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Impressive what you do with plastic.

I have been building plastic military kits for more than 30 years myself (kits, semi scratch and scratch).
This is great work and really worth following. :imNotWorthy:

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Posted (edited)

Thank you very much, Backer!

 

I hadn’t built a model in such a long time - not since a never completed Airfix Vasa that was coming along nicely until I learned that the upper works were actually red and not blue.  I then lost interest, continued to carry it around with me through several moves, and finally shipped it to the great beyond, down the compactor chute, after so many parts had broken off.  I regret it, now, because the paint work was really good, but it was pretty much a stock build.

 

Fast-forward to now, and I have learned to enjoy the experimental possibilities and to try and push the craft to my limits.  That keeps the challenge fresh and my interest stoked.  It also gives me something productive to do at lunch and in the time before work.  Little by little, day by day.  It won’t be long before all of these modifications begin to take shape as an assembled thing.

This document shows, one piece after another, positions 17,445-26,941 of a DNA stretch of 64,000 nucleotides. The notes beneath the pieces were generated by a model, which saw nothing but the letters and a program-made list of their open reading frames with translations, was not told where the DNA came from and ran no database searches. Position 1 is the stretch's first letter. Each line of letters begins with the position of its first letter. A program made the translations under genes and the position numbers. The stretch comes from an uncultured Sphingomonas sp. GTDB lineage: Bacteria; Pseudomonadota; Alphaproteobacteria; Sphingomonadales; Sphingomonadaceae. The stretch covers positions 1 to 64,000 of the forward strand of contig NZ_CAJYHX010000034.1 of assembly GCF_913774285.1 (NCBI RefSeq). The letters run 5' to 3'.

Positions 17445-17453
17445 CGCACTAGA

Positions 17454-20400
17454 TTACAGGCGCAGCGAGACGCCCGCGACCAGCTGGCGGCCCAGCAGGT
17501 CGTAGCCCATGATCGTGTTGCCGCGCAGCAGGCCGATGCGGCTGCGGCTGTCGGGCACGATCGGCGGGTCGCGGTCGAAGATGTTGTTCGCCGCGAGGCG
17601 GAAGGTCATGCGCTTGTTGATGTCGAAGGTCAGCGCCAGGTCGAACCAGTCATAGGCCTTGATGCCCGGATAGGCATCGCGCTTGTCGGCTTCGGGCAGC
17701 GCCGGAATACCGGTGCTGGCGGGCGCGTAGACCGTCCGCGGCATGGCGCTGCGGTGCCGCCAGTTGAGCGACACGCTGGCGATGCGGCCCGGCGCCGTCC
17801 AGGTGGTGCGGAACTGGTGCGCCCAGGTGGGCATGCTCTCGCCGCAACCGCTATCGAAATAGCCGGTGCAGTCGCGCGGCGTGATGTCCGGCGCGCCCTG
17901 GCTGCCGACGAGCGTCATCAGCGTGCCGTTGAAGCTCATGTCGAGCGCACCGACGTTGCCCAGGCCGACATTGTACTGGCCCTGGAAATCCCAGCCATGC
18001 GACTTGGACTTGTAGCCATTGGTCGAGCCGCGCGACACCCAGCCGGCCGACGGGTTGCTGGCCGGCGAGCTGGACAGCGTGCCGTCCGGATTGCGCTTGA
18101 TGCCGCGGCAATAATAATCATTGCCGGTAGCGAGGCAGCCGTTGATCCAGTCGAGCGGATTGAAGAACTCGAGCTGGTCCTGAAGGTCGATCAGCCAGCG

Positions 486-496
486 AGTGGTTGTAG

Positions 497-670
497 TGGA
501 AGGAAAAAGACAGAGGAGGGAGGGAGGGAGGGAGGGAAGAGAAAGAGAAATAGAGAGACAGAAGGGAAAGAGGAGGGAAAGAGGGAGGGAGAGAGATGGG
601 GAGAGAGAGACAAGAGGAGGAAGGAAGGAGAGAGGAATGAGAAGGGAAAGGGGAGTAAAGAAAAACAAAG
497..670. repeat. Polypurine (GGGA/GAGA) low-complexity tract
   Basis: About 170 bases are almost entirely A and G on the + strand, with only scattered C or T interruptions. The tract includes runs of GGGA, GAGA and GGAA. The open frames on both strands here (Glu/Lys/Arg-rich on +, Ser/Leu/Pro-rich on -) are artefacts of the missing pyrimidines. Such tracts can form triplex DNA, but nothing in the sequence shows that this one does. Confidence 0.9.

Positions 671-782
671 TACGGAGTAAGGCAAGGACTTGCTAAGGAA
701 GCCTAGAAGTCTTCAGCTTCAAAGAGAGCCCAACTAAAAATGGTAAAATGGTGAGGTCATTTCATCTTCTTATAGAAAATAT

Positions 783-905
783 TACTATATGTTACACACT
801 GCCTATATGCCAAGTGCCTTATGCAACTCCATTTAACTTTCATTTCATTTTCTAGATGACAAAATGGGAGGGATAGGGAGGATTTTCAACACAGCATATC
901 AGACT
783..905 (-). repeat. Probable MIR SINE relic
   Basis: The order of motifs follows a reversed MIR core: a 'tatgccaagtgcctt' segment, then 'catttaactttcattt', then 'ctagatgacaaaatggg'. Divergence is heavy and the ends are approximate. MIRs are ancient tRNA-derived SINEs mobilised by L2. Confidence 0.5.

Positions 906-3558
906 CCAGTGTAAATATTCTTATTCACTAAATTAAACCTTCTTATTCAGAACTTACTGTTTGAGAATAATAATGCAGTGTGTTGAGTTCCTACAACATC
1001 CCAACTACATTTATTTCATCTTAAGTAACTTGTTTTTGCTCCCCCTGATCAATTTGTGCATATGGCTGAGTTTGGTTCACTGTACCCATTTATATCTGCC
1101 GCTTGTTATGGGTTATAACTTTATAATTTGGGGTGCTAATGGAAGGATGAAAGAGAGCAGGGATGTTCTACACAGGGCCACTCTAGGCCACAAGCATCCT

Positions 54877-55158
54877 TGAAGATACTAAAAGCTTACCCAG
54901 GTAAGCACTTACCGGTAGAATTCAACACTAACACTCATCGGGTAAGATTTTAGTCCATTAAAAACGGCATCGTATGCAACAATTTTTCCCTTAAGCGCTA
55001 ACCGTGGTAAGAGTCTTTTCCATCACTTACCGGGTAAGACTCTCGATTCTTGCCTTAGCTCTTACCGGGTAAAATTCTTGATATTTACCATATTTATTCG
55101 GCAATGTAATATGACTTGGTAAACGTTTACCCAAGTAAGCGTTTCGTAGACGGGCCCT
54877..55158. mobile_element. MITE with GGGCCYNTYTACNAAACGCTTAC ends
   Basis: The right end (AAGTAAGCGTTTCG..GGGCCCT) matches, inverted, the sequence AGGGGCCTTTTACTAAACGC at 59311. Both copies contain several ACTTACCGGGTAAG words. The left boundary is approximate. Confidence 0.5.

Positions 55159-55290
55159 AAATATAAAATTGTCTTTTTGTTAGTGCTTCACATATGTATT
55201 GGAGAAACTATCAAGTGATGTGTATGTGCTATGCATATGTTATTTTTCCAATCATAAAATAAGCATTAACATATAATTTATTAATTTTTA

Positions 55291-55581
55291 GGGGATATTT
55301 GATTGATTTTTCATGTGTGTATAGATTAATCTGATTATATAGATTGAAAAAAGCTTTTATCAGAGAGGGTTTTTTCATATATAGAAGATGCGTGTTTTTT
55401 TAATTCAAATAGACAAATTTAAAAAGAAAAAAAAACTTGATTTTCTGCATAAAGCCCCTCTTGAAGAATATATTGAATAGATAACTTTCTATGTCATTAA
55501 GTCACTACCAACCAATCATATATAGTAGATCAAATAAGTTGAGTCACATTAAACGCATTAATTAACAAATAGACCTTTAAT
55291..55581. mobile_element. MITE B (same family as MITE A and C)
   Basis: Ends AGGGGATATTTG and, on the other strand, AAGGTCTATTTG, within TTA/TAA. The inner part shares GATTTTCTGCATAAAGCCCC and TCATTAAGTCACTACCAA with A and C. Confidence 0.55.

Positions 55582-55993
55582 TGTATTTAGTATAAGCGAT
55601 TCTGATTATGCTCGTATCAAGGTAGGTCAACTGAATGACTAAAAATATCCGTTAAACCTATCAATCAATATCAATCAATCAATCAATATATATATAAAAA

Thank you, again, and thank you to everyone who has stuck around.  It is greatly appreciated!

Edited by Hubac's Historian

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Posted (edited)

Interesting find on Pinterest, the other day:

2107548648_SRPortraitModern.jpg.f9312792ef75ff8edd0eb469613e3bc9.jpg

I have no idea whom the artist is, or when this was done, but it shows an interesting interpretation of SR's stern balconies; at all three levels, there appear to be only central projecting galleries, spanning the middle four windows at each level.  This arrangement is very similar to this Puget drawing of the Monarch's stern:

 

LeMonarchStern.jpg.51975840678acefc83b8a6363ace0006.jpg

Here's the Monarch from starboard, quarter view:

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Perhaps these contemporary drawings were the inspiration for this drawing of SR.  The reason that I don't think this interpretation is correct is that Berain's drawing, from the starboard quarter view, shows that the figure of "Fall" is  supporting a projecting stern balcony of the middle tier, or main deck level.

 

1023712393_BerainStern.jpeg.a244fe47615131983e914b49c4fbc1de.jpeg

As "Fall" is positioned at the outer edge of the stern, at the juncture of the quarter gallery, this strongly suggests that the middle stern balcony projects at least to this juncture, and more likely wraps around and connects to the quarter gallery.  As previously stated, I don't believe that the lower, stern counter projects into an open balcony at all.